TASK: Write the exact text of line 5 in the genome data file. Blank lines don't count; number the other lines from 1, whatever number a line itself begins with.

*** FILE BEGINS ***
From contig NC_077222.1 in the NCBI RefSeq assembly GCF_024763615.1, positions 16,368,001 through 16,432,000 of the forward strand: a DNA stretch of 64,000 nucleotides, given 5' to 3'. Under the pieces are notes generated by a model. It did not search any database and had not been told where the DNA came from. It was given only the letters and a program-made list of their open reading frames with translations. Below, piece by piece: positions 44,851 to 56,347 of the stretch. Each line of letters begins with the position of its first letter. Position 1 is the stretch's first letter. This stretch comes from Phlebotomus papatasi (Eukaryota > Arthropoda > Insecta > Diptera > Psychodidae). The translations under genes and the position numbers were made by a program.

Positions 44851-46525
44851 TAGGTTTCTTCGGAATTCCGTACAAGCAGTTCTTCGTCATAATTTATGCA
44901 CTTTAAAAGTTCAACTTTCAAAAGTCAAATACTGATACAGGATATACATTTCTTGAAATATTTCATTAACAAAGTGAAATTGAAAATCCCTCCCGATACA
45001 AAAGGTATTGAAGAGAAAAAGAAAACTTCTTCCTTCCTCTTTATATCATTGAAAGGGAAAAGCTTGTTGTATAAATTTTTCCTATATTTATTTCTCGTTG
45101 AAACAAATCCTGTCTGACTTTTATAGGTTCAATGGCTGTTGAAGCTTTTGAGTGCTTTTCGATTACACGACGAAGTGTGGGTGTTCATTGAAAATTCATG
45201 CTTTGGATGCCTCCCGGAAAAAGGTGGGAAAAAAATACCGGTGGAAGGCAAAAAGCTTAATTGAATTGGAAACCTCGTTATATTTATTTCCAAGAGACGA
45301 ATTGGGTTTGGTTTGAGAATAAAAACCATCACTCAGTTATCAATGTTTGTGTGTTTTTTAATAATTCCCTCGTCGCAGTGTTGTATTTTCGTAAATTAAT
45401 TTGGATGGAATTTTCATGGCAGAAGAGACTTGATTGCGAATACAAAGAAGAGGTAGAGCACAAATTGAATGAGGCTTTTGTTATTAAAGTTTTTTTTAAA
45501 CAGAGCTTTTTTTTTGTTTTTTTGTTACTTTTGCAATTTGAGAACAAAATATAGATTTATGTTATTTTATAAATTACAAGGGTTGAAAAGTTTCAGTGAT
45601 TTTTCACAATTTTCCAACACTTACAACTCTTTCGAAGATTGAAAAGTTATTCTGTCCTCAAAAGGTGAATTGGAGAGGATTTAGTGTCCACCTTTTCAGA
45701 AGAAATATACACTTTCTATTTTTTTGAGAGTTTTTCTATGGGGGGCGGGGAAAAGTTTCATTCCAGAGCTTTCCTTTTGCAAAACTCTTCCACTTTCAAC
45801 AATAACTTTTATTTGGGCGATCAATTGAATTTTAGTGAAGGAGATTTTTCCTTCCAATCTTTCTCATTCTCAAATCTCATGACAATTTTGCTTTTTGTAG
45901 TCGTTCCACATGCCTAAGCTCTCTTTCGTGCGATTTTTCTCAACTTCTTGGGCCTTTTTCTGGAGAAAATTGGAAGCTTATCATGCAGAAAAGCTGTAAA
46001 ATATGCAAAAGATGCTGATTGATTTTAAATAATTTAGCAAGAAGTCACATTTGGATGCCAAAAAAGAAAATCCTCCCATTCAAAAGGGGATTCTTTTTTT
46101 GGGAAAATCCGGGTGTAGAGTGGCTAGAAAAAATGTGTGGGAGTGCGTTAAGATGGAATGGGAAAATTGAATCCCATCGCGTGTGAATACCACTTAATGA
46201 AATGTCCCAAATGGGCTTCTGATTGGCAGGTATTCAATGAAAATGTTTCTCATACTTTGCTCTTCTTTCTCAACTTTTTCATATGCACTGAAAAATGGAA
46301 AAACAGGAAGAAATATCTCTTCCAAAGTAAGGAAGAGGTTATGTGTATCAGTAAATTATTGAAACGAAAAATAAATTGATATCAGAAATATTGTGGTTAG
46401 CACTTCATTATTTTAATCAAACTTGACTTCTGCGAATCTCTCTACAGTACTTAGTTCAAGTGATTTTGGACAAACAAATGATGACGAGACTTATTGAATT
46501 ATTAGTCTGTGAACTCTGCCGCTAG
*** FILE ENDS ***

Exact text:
45001 AAAGGTATTGAAGAGAAAAAGAAAACTTCTTCCTTCCTCTTTATATCATTGAAAGGGAAAAGCTTGTTGTATAAATTTTTCCTATATTTATTTCTCGTTG